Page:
Readers of literary fiction in America have coveted Latin American writers for years. Jorge Luis Borges and Roberto Bolaño are even household names here. But when was the last time you heard about a great Guatemalan author? And more specifically, one who is Jewish?
Enter David Unger, author of the dark and riveting new novel, “The Price of Escape,” which follows a Jewish refugee who flees Nazi Germany and ends up in Guatemala. The story was inspired by the strange journey Unger’s own father.
Sandee Brawarsky |
Jewish Week Book Critic
Rabbi Andrea Myers has many facets to her identity.
She is the daughter of a Sicilian Catholic mother and German Lutheran father; she came out as a lesbian while a student at Brandeis University, converted to Judaism in Israel and studied for the rabbinate in New York. Now 39 and married to a rabbi, she is rabbi and rebbetzin, a mother, teacher and writer.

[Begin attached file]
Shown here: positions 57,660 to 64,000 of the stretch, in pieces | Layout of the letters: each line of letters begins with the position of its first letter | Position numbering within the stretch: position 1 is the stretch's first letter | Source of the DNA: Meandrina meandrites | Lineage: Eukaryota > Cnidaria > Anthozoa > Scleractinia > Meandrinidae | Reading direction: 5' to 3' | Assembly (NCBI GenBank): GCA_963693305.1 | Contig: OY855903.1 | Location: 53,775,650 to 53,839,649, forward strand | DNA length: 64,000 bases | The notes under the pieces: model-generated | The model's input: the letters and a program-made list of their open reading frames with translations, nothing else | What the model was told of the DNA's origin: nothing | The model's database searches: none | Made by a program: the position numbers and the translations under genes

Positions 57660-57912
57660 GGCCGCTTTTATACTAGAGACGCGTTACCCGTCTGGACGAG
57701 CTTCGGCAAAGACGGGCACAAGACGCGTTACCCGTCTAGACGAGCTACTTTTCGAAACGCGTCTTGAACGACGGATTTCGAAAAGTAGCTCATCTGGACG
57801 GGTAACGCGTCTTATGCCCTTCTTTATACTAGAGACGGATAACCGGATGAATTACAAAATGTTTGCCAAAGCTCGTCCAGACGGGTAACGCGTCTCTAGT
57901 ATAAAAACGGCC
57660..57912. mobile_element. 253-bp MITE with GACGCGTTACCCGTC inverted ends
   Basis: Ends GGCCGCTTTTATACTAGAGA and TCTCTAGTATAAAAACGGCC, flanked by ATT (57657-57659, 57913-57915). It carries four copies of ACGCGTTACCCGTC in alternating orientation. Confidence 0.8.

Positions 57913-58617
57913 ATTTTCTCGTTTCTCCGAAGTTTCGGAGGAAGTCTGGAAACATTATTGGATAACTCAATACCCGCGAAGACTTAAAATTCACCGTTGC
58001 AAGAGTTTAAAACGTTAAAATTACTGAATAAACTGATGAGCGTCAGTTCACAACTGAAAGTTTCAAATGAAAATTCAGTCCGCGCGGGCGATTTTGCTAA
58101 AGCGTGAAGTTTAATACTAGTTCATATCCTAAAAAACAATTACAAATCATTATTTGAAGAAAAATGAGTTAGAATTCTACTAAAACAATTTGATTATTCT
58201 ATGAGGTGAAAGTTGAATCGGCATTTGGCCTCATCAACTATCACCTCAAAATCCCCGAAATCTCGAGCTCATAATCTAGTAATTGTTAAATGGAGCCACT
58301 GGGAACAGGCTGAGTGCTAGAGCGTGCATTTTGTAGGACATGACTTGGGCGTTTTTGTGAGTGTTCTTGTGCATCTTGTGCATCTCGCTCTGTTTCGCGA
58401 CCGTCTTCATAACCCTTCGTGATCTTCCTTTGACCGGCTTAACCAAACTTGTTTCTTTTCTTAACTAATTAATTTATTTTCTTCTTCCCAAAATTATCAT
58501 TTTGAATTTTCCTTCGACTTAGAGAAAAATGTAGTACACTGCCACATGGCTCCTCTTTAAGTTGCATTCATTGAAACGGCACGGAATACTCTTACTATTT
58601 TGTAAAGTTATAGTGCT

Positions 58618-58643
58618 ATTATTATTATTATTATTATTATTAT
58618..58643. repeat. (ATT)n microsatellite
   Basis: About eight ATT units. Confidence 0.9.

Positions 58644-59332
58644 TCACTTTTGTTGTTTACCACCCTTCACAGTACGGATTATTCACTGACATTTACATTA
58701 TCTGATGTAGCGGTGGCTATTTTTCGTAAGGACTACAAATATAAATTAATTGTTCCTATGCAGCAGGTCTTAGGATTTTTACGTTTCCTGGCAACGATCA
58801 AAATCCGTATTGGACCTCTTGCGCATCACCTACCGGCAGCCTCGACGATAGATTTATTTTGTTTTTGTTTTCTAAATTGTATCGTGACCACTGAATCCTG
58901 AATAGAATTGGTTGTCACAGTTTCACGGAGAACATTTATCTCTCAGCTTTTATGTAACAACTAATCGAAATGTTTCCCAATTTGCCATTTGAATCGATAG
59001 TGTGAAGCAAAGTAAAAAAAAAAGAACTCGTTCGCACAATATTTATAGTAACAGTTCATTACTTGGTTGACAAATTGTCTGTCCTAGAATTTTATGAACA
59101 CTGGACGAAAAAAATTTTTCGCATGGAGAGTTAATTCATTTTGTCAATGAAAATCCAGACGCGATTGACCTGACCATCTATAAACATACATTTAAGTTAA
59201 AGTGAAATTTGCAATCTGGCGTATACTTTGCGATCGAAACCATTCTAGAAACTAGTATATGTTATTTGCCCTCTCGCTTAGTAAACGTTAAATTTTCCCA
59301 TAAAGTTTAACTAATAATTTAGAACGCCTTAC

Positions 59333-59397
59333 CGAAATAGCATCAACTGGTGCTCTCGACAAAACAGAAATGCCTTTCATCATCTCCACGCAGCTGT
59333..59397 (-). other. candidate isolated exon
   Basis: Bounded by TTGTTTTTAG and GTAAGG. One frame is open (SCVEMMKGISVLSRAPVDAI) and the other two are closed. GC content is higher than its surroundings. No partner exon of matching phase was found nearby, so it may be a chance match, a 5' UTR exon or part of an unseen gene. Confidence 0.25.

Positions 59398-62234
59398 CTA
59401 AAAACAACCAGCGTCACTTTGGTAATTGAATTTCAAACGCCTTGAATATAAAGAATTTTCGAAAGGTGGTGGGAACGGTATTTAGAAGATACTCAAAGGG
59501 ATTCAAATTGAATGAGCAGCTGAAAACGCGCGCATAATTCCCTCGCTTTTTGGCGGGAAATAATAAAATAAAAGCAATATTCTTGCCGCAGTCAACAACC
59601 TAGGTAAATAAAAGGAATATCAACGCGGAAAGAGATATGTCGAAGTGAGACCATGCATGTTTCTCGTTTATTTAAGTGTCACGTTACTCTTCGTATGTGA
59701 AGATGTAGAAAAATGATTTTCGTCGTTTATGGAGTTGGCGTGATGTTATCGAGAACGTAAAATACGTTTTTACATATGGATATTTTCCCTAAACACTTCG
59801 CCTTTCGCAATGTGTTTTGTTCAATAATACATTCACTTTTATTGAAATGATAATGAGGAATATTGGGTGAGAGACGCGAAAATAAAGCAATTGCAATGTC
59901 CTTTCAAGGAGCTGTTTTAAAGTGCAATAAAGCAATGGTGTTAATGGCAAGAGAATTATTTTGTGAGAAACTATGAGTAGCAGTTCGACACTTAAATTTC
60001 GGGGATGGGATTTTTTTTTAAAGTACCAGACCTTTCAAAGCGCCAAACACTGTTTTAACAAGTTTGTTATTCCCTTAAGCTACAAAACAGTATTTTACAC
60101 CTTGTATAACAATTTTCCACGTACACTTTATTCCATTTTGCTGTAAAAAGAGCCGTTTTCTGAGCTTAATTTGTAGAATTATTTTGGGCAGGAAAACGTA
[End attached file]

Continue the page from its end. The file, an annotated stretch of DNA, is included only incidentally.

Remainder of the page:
“Any major life change should only make you more of who you are,” she says in an interview, noting these words have guided her own journey, and she uses them to help others.
Many of the main points Joseph Lelyveld was trying to make in his new biography of Mohandas Gandhi were lost last month amid the outcry over the book’s most salacious suggestion: that the Indian leader may have been gay. But in an interview with the Jewish Week, Lelyveld, a Pulitzer Prize-winning journalist, former editor of The New York Times, tried to set the record straight.
Harold Bloom, the eminent literary critic at Yale, will turn 81 this summer, and he does not plan to exit the stage quietly.
“Christianity? Christianity?” he said in a recent phone interview, when asked about his views on the Christian interpretation of Judaism. “The New Testament is a violently anti-Semitic reading of the Hebrew Bible.”